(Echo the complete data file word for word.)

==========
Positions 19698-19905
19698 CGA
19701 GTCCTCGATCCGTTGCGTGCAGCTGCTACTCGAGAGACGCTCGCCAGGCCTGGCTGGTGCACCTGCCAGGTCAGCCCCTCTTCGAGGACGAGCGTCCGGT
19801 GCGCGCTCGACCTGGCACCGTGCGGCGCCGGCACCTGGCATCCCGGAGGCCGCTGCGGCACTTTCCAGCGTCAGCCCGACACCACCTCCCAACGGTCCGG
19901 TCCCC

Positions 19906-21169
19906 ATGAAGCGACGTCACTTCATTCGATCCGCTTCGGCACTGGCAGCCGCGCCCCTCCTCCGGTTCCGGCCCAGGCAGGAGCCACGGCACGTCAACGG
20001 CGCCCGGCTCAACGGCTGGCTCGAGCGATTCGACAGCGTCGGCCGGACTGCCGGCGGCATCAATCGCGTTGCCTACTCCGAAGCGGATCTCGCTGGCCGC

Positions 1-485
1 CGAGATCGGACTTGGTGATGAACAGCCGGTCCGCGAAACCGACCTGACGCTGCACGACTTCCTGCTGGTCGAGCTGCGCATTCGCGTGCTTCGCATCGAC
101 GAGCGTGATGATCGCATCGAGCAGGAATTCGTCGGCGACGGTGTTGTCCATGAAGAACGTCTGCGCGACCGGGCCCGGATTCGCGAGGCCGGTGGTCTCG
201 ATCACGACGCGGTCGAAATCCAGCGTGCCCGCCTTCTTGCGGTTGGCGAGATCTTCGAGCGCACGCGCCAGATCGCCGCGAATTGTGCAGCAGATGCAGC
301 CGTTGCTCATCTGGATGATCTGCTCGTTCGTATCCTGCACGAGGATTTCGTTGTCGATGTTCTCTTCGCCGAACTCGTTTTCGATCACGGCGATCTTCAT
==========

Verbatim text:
Positions 19698-19905
19698 CGA
19701 GTCCTCGATCCGTTGCGTGCAGCTGCTACTCGAGAGACGCTCGCCAGGCCTGGCTGGTGCACCTGCCAGGTCAGCCCCTCTTCGAGGACGAGCGTCCGGT
19801 GCGCGCTCGACCTGGCACCGTGCGGCGCCGGCACCTGGCATCCCGGAGGCCGCTGCGGCACTTTCCAGCGTCAGCCCGACACCACCTCCCAACGGTCCGG
19901 TCCCC

Positions 19906-21169
19906 ATGAAGCGACGTCACTTCATTCGATCCGCTTCGGCACTGGCAGCCGCGCCCCTCCTCCGGTTCCGGCCCAGGCAGGAGCCACGGCACGTCAACGG
20001 CGCCCGGCTCAACGGCTGGCTCGAGCGATTCGACAGCGTCGGCCGGACTGCCGGCGGCATCAATCGCGTTGCCTACTCCGAAGCGGATCTCGCTGGCCGC

Positions 1-485
1 CGAGATCGGACTTGGTGATGAACAGCCGGTCCGCGAAACCGACCTGACGCTGCACGACTTCCTGCTGGTCGAGCTGCGCATTCGCGTGCTTCGCATCGAC
101 GAGCGTGATGATCGCATCGAGCAGGAATTCGTCGGCGACGGTGTTGTCCATGAAGAACGTCTGCGCGACCGGGCCCGGATTCGCGAGGCCGGTGGTCTCG
201 ATCACGACGCGGTCGAAATCCAGCGTGCCCGCCTTCTTGCGGTTGGCGAGATCTTCGAGCGCACGCGCCAGATCGCCGCGAATTGTGCAGCAGATGCAGC
301 CGTTGCTCATCTGGATGATCTGCTCGTTCGTATCCTGCACGAGGATTTCGTTGTCGATGTTCTCTTCGCCGAACTCGTTTTCGATCACGGCGATCTTCAT